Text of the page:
If you have an employee who provided a TPS-related EAD with an expiration date that has been automatically extended by this Federal Register notice, you should dismiss the “Work Authorization Documents Expiring” case alert. Before this employee starts work on January 5, 2021, as appropriate, you must reverify his or her employment authorization in Section 3 of Form I-9. Employers should not use E-Verify for reverification.

Note to All Employers

Employers are reminded that the laws requiring proper employment eligibility verification and prohibiting unfair immigration-related employment practices remain in full force. This Federal Register notice does not supersede or in any way limit applicable employment verification rules and policy guidance, including those rules setting forth reverification requirements. For general questions about the employment eligibility verification process, employers may call USCIS at 888-464-4218 (TTY 877-875-6028) or email USCIS at I-9Central@dhs.gov. USCIS accepts calls and emails in English, Spanish, and many other languages. For questions about avoiding discrimination during the employment eligibility verification process (Form I-9 and E-Verify), employers may call the U.S. Department of Justice's Civil Rights Division, Immigrant and Employee Rights Section (IER) Employer Hotline at 800-255-8155 (TTY 800-237-2515). IER offers language interpretation in numerous languages. Employers may also email IER at IER@usdoj.gov.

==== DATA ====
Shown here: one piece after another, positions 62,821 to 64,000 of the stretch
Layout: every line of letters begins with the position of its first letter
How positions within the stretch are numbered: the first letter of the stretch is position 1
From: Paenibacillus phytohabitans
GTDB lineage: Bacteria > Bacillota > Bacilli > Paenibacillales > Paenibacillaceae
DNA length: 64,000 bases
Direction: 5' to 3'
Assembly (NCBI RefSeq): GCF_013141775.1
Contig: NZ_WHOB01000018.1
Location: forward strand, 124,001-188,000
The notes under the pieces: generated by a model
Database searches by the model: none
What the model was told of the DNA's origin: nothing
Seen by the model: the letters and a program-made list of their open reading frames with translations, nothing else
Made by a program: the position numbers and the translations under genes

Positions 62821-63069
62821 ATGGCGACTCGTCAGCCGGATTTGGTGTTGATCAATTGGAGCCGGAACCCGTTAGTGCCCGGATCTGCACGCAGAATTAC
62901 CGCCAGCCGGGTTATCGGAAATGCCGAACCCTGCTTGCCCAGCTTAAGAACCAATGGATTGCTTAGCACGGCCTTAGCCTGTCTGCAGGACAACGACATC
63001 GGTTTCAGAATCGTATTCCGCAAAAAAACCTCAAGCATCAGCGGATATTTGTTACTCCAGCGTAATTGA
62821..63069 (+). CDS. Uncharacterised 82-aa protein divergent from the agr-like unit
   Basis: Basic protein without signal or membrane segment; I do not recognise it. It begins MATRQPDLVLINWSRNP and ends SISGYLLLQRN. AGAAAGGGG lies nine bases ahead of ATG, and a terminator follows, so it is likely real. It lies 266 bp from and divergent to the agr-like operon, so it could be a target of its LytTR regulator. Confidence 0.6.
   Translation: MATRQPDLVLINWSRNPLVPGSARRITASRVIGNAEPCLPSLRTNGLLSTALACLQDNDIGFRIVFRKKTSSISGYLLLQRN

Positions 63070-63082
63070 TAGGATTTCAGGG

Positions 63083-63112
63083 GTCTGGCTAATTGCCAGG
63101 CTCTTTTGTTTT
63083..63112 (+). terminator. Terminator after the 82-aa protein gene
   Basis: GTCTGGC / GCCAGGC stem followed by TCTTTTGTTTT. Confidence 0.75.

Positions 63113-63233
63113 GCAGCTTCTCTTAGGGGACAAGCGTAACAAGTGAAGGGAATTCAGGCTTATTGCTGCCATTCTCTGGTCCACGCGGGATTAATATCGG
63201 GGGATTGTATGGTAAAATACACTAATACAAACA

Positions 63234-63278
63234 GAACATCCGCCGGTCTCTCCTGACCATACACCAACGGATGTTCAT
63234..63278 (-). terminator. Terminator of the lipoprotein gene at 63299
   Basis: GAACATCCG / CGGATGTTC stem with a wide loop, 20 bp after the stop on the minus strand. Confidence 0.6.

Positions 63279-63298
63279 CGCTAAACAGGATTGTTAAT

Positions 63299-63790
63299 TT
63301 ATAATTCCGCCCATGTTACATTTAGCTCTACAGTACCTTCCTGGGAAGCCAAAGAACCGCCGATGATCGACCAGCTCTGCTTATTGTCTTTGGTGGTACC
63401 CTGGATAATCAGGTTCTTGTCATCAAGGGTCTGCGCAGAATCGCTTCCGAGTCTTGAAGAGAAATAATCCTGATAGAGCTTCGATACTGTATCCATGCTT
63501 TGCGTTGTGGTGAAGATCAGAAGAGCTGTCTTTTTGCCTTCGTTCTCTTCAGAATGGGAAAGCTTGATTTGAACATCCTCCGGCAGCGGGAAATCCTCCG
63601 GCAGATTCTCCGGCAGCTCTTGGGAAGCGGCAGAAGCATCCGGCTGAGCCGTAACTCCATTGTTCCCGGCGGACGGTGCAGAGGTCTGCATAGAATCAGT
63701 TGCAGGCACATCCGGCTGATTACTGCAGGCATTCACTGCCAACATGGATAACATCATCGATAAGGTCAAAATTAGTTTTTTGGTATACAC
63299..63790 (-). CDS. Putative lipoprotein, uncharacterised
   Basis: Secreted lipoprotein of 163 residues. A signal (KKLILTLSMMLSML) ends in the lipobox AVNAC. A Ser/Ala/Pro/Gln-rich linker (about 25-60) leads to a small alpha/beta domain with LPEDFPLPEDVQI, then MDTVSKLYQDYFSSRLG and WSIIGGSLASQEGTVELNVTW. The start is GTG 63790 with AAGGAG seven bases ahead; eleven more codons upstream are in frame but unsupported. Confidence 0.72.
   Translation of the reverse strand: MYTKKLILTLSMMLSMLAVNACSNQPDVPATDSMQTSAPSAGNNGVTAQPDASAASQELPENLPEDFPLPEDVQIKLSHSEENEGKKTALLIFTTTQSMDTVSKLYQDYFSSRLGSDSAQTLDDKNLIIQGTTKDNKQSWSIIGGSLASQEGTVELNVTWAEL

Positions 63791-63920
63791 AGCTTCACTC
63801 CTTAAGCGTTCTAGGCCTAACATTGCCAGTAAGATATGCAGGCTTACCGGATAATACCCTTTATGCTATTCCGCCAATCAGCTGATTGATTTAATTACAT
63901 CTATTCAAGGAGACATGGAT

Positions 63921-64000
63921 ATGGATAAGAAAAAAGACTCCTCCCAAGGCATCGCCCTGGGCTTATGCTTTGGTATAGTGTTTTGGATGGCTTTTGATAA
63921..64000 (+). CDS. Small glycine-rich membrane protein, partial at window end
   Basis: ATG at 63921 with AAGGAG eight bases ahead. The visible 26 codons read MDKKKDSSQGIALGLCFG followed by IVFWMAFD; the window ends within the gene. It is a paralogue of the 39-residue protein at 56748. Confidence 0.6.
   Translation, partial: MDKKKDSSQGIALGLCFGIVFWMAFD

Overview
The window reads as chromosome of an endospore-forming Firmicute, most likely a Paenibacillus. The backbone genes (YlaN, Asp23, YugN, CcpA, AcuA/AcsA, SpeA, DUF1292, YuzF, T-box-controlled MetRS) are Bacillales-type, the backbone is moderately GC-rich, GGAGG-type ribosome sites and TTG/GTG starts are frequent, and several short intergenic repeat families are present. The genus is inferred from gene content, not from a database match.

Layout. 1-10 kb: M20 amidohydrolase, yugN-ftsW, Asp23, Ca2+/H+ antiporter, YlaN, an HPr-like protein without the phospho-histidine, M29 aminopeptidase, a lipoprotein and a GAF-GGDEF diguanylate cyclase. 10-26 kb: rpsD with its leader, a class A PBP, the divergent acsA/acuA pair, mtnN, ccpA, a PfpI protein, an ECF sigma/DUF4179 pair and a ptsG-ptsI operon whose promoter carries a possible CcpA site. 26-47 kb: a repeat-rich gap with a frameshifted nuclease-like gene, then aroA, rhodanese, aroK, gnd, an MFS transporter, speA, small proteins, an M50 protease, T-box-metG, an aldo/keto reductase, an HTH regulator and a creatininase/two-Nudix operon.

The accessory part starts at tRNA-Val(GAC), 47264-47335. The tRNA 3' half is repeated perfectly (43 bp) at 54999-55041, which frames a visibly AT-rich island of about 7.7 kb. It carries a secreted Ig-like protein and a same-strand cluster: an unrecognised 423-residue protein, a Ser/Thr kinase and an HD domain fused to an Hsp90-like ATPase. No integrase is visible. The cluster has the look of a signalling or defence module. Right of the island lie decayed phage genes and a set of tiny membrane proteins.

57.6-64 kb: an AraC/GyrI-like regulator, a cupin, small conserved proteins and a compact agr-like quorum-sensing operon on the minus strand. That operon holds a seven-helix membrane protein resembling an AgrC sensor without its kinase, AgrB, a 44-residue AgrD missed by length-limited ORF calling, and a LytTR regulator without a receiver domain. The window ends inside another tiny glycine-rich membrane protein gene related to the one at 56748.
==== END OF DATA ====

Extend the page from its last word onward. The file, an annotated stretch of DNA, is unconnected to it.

Note to Employees

For general questions about the employment eligibility verification process, employees may call USCIS at 888-897-7781 (TTY 877-875-6028) or email USCIS at I-9Central@dhs.gov. USCIS accepts calls in English, Spanish, and many other languages. Employees or applicants may also call the IER Worker Hotline at 800-255-7688 (TTY 800-237-2515) for information regarding employment discrimination based upon citizenship, immigration status, or national origin, including discrimination related to Form I-9 and E-Verify. The IER Worker Hotline provides language interpretation in numerous languages.

To comply with the law, employers must accept any document or combination of documents from the Lists of Acceptable Documents if the documentation reasonably appears to be genuine and to relate to the employee, or an acceptable List A, List B, or List C receipt as described in the Form I-9 instructions. Employers may not require extra or additional documentation beyond what is required for Form I-9 completion. Further, employers participating in E-Verify who receive an E-Verify case result of “Tentative Nonconfirmation” (TNC) must promptly inform employees of the TNC and give such employees an opportunity to contest the TNC. A TNC case result means that the information entered into E-Verify from an employee's Form I-9 differs from records available to DHS.